"Get it, and then we will have tea together, and chat."
When I returned, she was engaged in making tea. I ceremoniously placed the slipper on the table, and stood in the corner like a child awaiting punishment.
I noticed that her brows were slightly contracted, and there was an expression of hardness and dominance about her lips which delighted me.
All of a sudden she broke out laughing.
"So—you are really in love—with me?"
"Yes, and I suffer more from it than you can imagine?"
"You suffer?" she laughed again.
I was revolted, mortified, annihilated, but all this was quite useless.
"Why?" she continued, "I like you, with all my heart."
She gave me her hand, and looked at me in the friendliest fashion.
"And will you be my wife?"
Wanda looked at me—how did she look at me? I think first of all with surprise, and then with a tinge of irony.
"What has given you so much courage, all at once?"
"Yes courage, to ask anyone to be your wife, and me in particular?" She lifted up the slipper. "Was it through a sudden friendship with this? But joking aside. Do you really wish to marry me?"
"Well, Severin, that is a serious matter. I believe, you love me, and I care for you too, and what is more important each of us finds the other interesting. There is no danger that we would soon get bored, but, you know, I am a fickle person, and just for that reason I take marriage seriously. If I assume obligations, I want to be able to meet them. But I am afraid—no—it would hurt you."
"Please be perfectly frank with me," I replied.
"Well then honestly, I don't believe I could love a man longer than— " She inclined her head gracefully to one side and mused.
"What do you imagine—a month perhaps."
"Not even me?"
"Oh you—perhaps two."
"Two months!" I exclaimed.
"Two months is very long."
"You go beyond antiquity, madame."
"You see, you cannot stand the truth."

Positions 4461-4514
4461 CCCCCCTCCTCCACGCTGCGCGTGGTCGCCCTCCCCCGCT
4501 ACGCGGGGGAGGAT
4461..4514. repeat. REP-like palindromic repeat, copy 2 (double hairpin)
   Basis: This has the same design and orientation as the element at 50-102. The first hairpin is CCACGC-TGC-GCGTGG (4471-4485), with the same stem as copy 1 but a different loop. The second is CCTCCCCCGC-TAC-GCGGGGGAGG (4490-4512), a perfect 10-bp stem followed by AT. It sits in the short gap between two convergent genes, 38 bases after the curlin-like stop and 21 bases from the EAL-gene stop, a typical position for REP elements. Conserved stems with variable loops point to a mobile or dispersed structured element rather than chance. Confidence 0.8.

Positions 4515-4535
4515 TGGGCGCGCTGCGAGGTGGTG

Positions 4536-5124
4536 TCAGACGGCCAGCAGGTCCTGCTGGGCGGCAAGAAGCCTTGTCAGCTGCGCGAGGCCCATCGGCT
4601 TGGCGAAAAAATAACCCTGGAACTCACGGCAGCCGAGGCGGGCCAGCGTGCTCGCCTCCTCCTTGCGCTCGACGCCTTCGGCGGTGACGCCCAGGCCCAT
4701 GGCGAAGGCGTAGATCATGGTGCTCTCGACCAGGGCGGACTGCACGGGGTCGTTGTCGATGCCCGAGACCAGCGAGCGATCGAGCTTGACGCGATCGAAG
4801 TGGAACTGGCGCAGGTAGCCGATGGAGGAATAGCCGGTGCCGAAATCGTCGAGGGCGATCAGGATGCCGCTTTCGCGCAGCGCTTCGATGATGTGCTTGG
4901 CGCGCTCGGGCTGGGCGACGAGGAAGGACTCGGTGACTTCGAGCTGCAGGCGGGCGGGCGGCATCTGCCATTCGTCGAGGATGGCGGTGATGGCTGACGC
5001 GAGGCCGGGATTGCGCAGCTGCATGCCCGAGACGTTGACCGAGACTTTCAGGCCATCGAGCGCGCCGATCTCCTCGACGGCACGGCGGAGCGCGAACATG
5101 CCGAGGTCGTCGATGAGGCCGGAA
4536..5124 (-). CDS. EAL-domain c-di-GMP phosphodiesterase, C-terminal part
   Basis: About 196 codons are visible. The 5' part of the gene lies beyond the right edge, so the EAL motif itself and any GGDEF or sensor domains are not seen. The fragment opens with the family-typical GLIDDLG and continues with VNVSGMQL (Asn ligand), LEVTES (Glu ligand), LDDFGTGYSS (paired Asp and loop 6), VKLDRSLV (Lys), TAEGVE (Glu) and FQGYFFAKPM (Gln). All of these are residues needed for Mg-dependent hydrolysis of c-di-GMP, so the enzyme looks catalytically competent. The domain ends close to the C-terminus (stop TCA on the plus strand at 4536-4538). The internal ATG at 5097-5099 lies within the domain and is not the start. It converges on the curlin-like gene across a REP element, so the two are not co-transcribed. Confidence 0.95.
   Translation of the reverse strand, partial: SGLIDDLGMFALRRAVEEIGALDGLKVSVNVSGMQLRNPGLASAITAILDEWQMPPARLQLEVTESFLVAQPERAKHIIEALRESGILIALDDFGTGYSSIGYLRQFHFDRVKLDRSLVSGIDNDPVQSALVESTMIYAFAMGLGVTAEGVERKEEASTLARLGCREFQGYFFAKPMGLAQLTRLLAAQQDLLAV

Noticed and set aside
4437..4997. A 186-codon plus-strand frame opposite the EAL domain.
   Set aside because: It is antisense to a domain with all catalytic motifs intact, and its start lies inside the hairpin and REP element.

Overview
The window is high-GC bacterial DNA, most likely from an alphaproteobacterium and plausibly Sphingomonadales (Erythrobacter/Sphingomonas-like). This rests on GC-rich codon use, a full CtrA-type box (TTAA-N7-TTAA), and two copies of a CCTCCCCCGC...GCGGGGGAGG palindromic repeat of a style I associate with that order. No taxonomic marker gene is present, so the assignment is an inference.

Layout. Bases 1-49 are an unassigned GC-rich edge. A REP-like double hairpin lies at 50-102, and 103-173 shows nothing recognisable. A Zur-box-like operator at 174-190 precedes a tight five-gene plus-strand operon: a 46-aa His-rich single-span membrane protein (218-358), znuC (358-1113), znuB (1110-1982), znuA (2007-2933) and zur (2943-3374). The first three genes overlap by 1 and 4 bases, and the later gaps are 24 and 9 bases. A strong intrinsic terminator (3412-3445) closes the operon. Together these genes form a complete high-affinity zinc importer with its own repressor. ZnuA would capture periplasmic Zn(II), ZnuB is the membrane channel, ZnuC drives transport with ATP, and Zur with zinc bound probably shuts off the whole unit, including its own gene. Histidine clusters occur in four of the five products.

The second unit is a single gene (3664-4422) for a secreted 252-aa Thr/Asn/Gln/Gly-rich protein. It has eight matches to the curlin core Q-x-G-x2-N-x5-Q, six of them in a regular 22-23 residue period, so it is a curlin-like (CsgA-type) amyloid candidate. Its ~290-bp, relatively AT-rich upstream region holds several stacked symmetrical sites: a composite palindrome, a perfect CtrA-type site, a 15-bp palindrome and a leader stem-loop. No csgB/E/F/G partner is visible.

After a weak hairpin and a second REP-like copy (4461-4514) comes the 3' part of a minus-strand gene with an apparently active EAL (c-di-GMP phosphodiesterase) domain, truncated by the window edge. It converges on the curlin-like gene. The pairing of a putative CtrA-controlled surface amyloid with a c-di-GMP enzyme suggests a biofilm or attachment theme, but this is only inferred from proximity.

Wanda walked across the room and leaned back against the fireplace, watching me and resting one of her arms on the mantelpiece.
"What shall I do with you?" she began anew.
"Whatever you wish," I replied with resignation, "whatever will give you pleasure."
"How illogical!" she cried, "first you want to make me your wife, and then you offer yourself to me as something to toy with."
"Wanda—I love you."
"Now we are back to the place where we started. You love me, and want to make me your wife, but I don't want to enter into a new marriage, because I doubt the permanence of both my and your feelings."
"But if I am willing to take the risk with you?" I replied.
"But it also depends on whether I am willing to risk it with you," she said quietly. "I can easily imagine belonging to one man for my entire life, but he would have to be a whole man, a man who would dominate me, who would subjugate me by his inate strength, do you understand? And every man—I know this very well—as soon as he falls in love becomes weak, pliable, ridiculous. He puts himself into the woman's hands, kneels down before her. The only man whom I could love permanently would be he before whom I should have to kneel. I've gotten to like you so much, however, that I'll try it with you."
I fell down at her feet.
"For heaven's sake, here you are kneeling already," she said mockingly. "You are making a good beginning." When I had risen again she continued, "I will give you a year's time to win me, to convince me that we are suited to each other, that we might live together. If you succeed, I will become your wife, and a wife, Severin, who will conscientiously and strictly perform all her duties. During this year we will live as though we were married—"
My blood rose to my head.
In her eyes too there was a sudden flame—
"We will live together," she continued, "share our daily life, so that we may find out whether we are really fitted for each other. I grant you all the rights of a husband, of a lover, of a friend. Are you satisfied?"
"I suppose, I'll have to be?"
"You don't have to."
"Well then, I want to—"
"Splendid. That is how a man speaks. Here is my hand."